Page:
And then came the Year of the Raven with the Witchwood expansion, and Meta Polarity skyrocketed to a new record. Oh… Remember Quest Rogue? That’s when it came back. However, it’s easy to blame Quest Rogue for the Meta Polarity, but it’s clearly not the only deck at fault. Even when looking at the meta after the balance changes, when Quest Rogue disappeared again, Meta Polarity was still higher than in any period before Witchwood.
Fast forward to today, when during Boomsday meta polarity hit yet another record, making Boomsday the most polarizing meta in the history of the game. In a three year period, we’ve gone from an average matchup of 55-45, to the average matchup measuring at almost 60-40.
You haven’t been imagining things: the game has become the most polarizing it’s ever been.
So which decks are “at fault”? To answer this question, we’ve calculated the Deck Polarity values, which are the weighted averages of each deck’s matchups based on their popularity. We will show you three snapshots of the meta at legend towards the end of key meta periods. Remember that a deck’s polarity is influenced by other decks in the meta, so polarizing decks tend to “snowball” polarity for everyone else too. We cannot directly compare a single deck’s polarity to another deck in a different meta as a result. We can only directly compare them to other decks in the same meta.
Let’s look at Whispers of the Old Gods, which was the least polarizing meta we’ve ever measured.
The two most dominant decks in the game, Dragon Warrior and Token Druid, are two of the least polarizing decks with values that are well below 10%. The most polarizing decks are relatively fringe in comparison, with Yogg Hunter topping the chart at 16%.
Let’s fast forward a year, to Un’Goro before the balance changes:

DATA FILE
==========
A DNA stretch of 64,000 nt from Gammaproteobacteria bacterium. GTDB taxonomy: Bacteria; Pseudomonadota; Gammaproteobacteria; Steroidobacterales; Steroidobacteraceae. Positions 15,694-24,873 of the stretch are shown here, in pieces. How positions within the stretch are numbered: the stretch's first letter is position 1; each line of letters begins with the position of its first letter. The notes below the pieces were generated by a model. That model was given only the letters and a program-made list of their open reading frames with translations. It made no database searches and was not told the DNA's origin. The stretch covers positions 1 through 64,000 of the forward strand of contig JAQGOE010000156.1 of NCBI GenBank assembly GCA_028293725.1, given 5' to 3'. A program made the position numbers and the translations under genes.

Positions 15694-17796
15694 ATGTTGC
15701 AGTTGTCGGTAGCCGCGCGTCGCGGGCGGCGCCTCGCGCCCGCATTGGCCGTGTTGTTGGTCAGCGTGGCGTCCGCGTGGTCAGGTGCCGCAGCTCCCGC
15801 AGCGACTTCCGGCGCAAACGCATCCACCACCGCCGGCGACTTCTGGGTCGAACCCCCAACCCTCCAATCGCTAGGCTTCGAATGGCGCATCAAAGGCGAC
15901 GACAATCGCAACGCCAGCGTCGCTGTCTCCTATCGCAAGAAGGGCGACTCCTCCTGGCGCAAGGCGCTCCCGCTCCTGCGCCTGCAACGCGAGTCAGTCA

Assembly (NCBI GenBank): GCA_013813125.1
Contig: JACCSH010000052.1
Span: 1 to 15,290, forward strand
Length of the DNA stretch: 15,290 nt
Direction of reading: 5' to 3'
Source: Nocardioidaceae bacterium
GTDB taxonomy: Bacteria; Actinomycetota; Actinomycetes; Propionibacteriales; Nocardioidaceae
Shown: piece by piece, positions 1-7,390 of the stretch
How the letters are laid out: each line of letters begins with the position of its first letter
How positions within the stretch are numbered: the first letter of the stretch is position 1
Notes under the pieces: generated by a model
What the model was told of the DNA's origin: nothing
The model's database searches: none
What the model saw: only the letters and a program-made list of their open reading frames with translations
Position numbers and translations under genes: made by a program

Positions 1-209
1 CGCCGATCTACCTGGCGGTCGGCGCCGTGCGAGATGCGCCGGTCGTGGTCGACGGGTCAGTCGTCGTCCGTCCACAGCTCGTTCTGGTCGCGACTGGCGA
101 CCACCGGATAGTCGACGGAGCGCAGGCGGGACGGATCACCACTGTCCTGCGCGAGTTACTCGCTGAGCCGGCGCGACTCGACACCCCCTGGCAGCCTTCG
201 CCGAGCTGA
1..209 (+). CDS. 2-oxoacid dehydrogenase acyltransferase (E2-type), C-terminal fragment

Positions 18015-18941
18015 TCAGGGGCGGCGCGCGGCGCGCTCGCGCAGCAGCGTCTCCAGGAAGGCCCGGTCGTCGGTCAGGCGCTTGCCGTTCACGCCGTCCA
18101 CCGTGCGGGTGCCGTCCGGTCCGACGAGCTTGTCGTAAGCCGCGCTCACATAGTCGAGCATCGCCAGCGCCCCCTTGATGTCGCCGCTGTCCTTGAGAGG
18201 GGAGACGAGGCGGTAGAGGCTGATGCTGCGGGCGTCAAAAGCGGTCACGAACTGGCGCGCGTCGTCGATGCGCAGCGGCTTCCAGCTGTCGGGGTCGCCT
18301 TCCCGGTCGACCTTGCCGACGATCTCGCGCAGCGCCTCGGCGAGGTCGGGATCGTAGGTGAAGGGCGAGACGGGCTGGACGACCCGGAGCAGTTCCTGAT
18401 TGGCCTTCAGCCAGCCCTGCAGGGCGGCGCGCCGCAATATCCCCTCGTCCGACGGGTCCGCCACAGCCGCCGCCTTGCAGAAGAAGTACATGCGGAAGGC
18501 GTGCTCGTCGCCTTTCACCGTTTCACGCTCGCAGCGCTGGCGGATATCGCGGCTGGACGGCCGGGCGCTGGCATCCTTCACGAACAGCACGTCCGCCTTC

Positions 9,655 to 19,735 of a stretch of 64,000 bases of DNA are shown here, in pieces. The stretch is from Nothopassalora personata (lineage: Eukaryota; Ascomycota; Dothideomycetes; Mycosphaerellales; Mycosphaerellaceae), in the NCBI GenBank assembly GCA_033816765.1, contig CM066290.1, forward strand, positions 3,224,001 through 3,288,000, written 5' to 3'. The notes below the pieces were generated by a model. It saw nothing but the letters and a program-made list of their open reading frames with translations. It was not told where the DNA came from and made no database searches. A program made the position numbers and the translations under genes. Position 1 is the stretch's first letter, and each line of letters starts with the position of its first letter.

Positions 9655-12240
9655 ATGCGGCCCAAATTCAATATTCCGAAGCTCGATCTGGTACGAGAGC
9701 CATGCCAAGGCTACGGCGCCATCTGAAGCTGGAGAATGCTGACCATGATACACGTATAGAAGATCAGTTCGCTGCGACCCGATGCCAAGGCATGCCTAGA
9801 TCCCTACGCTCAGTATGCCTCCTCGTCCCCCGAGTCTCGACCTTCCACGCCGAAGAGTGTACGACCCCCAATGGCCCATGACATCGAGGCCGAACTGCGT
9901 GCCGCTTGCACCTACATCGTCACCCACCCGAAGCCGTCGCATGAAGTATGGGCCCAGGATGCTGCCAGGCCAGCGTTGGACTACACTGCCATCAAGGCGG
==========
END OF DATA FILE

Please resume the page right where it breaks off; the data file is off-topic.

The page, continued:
Things significantly escalate with the launch of this expansion as well as the yearly rotation. There are now multiple common meta decks with Polarity values of over 20%. Quest Rogue is one of them, but it’s surprisingly not as polarizing as you’d expect it to be, and there are other decks that are equally polarizing: Taunt Warrior, Jade Druid, Freeze Mage and Aggro-Token Druid. All of them carry high play rates and high Meta Polarity values.
Let’s fast forward another year, to another expansion and yearly rotation which blew up the Meta Polarity to new records: Witchwood.
Quest Rogue made a huge comeback in Witchwood, but this is a different deck compared to its Un’Goro iteration. It has become so absurdly polarizing, unlike anything we’ve ever seen before. Remember that Witchwood Quest Rogue now had Sonya, Zola, Valeera the Hollow and Vicious Scalehide. The potential of infinite value and infinite healing made it even more ridiculous against late game strategies and more powerful overall.
But the list shows other decks that are also quite extreme. So much so that Witchwood was still the most polarizing meta to date despite its most popular decks, Cube Warlock and Even Paladin, being the two least polarizing relative to the field. Remember that even after the balance changes, Witchwood still carried an extremely high Meta Polarity value.
And let’s finish things off with Boomsday:
There’s a reason why we’ve said in the last Data Reaper Report that Quest Rogue and Odd Warrior are a design problem. Odd Warrior is an even more polarizing deck than Quest Rogue in the current meta, and both hover around the absurd value of 30%. A long list of decks carry polarity values of well over 20%, but there are relatively few decks that truly escape these heights and offer a stable experience. Playing Token Druid in the current meta will still feel more polarizing than playing almost any deck during Whispers of the Old Gods.
Rock/Paper/Scissors Hearthstone has never been worse, and we’re left with one final question: